How do you assess risk? Without reliable information, known in industry jargon as good data sets, the task is hopeless.
There's a growing trend in crowdfunding to look at information that is other than financial, partly as a predictor of borrower behaviour. Focusing on data other than the financial is obviously helpful in providing a wider perspective. But some might say it's a form of Big Brother-type surveillance.
Love it or loathe it, this tendency – which is particularly relevant to consumer borrowers - is reflected in two news stories from either side of the Atlantic.
"It's Credit Reference Agency (CRA) data that fuels the vast majority of online lenders," reports AltFi. "Zopa - the UK's original peer-to-peer lender - is no exception. The platform has been buddied up with Equifax since its inception in 2005. Now the pair have struck a new contract that will see Equifax provide "deeper insights" into customer behaviour, with the broader purpose of allowing Zopa to better understand the performance of its loan portfolio, and thus to offer better borrowing rates to loyal customers.
"In practical terms, the new agreement opens up access to a fuller set of Equifax customer data, allowing Zopa to delve further back into the credit history of a borrower, and to make a more comprehensive assessment of a borrower's risk profile."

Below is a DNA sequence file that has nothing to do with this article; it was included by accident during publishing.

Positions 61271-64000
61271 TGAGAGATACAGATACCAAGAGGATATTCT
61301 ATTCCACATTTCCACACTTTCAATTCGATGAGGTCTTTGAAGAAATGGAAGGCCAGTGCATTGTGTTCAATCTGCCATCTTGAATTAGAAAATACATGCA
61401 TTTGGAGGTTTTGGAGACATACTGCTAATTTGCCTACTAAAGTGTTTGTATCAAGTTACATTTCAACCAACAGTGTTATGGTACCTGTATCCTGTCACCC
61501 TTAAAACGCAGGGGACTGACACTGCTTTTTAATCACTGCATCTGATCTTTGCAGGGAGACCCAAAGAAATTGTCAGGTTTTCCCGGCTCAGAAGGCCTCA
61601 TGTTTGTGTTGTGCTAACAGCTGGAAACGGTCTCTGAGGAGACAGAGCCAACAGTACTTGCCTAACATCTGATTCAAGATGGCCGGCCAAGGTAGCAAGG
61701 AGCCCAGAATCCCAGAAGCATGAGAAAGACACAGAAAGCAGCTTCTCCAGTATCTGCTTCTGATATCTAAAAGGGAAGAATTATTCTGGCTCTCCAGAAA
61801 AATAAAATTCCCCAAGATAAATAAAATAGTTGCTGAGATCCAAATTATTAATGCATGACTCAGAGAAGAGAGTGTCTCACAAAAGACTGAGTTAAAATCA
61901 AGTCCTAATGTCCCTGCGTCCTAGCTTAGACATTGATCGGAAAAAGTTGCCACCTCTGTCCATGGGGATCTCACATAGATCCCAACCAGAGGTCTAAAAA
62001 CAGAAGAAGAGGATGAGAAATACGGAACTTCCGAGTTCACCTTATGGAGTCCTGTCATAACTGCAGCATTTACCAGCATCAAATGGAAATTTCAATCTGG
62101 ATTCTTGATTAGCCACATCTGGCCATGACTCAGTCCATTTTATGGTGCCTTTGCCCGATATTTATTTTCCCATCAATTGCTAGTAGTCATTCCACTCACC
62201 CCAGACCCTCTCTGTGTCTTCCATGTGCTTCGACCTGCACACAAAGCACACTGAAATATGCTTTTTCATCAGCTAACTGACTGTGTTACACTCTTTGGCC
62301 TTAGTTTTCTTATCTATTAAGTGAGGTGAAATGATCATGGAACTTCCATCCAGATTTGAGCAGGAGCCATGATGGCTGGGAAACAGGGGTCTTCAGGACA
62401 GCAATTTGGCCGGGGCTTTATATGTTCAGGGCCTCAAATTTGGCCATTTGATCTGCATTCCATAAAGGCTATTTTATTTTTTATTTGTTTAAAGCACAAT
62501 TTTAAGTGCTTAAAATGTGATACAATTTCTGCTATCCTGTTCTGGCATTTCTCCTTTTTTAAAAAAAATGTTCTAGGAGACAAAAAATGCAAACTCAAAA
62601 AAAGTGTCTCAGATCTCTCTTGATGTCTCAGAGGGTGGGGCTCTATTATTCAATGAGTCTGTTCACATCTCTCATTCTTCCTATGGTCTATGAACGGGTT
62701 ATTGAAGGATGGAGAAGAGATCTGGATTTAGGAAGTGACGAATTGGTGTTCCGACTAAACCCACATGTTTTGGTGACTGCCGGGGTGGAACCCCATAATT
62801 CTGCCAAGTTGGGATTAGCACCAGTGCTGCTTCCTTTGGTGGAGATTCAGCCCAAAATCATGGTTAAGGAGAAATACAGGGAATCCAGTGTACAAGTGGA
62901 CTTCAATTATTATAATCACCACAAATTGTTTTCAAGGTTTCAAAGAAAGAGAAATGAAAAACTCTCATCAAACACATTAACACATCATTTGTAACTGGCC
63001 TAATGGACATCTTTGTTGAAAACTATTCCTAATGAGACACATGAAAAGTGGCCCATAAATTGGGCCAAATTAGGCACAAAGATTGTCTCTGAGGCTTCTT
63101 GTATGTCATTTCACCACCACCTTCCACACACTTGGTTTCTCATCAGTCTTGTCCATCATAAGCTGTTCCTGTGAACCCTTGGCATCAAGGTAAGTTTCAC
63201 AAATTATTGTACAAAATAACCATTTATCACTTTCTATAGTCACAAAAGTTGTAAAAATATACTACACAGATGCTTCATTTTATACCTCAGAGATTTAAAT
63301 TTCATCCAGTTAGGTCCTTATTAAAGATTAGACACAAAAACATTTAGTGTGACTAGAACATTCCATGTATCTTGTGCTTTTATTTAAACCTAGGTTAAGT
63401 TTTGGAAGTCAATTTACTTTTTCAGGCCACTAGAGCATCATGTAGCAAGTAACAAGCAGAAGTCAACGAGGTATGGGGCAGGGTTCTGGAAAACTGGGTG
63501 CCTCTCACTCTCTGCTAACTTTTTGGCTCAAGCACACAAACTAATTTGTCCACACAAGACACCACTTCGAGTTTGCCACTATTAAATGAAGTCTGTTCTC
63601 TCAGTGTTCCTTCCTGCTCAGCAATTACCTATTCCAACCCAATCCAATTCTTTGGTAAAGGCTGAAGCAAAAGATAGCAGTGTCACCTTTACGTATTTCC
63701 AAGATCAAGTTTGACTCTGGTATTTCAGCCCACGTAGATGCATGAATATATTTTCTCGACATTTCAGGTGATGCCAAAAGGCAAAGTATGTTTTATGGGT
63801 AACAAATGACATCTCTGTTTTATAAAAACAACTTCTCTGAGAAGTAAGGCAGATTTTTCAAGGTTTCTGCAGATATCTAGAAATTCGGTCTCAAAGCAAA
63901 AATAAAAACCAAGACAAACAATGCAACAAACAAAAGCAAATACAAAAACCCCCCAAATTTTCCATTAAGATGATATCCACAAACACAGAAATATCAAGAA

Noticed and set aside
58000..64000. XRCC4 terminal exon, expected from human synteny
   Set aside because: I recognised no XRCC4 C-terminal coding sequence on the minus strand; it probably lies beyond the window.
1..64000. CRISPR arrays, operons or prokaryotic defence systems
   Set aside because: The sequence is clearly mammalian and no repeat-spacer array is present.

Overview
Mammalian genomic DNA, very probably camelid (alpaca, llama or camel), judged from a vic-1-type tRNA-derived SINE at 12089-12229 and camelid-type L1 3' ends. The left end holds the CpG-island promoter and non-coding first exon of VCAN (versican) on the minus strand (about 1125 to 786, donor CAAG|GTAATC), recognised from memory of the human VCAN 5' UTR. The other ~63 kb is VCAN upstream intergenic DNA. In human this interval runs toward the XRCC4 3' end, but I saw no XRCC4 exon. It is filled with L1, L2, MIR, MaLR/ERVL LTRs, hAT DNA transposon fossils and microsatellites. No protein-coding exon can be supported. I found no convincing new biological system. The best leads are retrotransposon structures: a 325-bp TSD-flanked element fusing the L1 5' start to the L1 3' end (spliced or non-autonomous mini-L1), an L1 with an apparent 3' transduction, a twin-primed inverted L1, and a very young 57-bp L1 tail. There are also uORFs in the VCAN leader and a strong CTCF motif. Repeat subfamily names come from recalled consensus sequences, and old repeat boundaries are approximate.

"App-based lending might be the answer... InVenture, a Silicon Valley-funded app-lending platform, provides [relatively inexpensive] loans between 6 and 12 percent interest. All that's required of the would-be borrower is access to his or her smartphone.
"After the user installs an app, algorithms go to work extracting data for things like call times, gambling activity and text messages. The algorithms then attempt to score borrowers and assess risk for the lender based on this behavior."
Money&Co.'s Risk Model
Money&Co. borrowers must have a strong record of profitability, be well-established companies (our borrowers are more than 12 years old, on average), be debt-free apart from the Money&Co. loan, and not seek to borrow more than twice the measure of income known in accounting terms as EBITDA. We also take a charge on the assets of the borrower to protect lenders' interests.
Remember, when lending your capital is at risk – please read the warnings on our Home, Lend and Frequently Asked Questions pages.